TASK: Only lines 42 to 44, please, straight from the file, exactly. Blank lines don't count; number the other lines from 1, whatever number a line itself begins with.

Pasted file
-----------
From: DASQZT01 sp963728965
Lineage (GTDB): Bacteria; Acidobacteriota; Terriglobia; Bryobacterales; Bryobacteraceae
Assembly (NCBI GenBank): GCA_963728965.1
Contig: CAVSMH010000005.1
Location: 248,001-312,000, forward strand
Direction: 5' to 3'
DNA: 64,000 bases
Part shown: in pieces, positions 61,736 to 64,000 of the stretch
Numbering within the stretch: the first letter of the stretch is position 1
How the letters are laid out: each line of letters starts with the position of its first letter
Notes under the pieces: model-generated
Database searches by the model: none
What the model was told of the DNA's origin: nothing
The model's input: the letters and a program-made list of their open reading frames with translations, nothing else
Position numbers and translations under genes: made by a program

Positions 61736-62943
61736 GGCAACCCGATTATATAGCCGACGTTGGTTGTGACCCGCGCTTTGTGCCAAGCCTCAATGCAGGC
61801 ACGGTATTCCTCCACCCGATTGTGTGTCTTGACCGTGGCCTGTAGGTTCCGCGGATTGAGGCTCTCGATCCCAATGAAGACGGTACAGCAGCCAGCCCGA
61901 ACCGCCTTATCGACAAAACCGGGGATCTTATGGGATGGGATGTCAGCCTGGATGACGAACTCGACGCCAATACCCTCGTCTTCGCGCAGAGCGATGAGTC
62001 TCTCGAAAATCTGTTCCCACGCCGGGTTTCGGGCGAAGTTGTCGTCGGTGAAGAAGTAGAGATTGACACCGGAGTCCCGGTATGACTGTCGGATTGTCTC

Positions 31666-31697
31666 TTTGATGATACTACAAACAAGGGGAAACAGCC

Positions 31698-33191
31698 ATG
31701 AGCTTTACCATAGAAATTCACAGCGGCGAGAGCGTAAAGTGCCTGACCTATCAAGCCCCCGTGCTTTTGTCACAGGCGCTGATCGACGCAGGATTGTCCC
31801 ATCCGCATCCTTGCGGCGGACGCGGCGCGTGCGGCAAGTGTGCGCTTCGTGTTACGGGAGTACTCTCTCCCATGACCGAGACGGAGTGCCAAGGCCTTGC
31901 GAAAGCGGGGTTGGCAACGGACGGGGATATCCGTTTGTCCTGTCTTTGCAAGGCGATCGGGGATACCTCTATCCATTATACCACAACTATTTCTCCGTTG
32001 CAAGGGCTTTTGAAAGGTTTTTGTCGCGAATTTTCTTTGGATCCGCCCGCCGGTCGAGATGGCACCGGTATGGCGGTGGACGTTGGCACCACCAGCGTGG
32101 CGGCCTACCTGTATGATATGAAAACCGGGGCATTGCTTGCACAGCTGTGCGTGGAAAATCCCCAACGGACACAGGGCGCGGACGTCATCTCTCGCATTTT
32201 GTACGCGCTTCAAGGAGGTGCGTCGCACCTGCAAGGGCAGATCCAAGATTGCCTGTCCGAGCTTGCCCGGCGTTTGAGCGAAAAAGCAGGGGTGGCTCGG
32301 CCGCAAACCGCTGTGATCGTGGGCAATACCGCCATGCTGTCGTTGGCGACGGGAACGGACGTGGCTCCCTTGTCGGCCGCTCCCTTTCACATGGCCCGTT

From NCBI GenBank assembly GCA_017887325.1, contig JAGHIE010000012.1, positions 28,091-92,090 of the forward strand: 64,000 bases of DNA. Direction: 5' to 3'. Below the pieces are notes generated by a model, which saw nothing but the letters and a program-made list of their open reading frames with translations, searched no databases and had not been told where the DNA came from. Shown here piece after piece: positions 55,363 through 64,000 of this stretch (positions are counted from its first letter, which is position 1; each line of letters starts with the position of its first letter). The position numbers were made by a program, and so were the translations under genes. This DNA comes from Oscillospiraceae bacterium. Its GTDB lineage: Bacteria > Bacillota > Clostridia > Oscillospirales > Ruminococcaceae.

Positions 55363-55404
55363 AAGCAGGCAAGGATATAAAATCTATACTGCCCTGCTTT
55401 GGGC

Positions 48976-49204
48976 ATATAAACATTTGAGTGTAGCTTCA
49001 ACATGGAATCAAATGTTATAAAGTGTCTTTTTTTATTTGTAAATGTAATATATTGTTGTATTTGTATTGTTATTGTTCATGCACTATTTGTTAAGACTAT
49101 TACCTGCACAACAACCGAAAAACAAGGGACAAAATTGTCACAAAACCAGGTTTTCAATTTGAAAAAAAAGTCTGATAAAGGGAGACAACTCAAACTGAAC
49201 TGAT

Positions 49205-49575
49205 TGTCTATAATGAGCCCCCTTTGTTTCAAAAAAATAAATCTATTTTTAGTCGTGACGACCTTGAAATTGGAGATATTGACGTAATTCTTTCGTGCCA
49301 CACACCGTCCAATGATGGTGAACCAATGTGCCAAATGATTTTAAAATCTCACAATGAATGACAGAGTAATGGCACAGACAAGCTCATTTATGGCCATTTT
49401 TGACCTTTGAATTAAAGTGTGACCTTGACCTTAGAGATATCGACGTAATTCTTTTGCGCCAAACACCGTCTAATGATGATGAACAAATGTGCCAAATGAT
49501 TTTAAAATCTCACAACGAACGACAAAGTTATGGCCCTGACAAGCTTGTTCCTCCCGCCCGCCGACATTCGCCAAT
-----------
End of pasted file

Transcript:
49205 TGTCTATAATGAGCCCCCTTTGTTTCAAAAAAATAAATCTATTTTTAGTCGTGACGACCTTGAAATTGGAGATATTGACGTAATTCTTTCGTGCCA
49301 CACACCGTCCAATGATGGTGAACCAATGTGCCAAATGATTTTAAAATCTCACAATGAATGACAGAGTAATGGCACAGACAAGCTCATTTATGGCCATTTT
49401 TGACCTTTGAATTAAAGTGTGACCTTGACCTTAGAGATATCGACGTAATTCTTTTGCGCCAAACACCGTCTAATGATGATGAACAAATGTGCCAAATGAT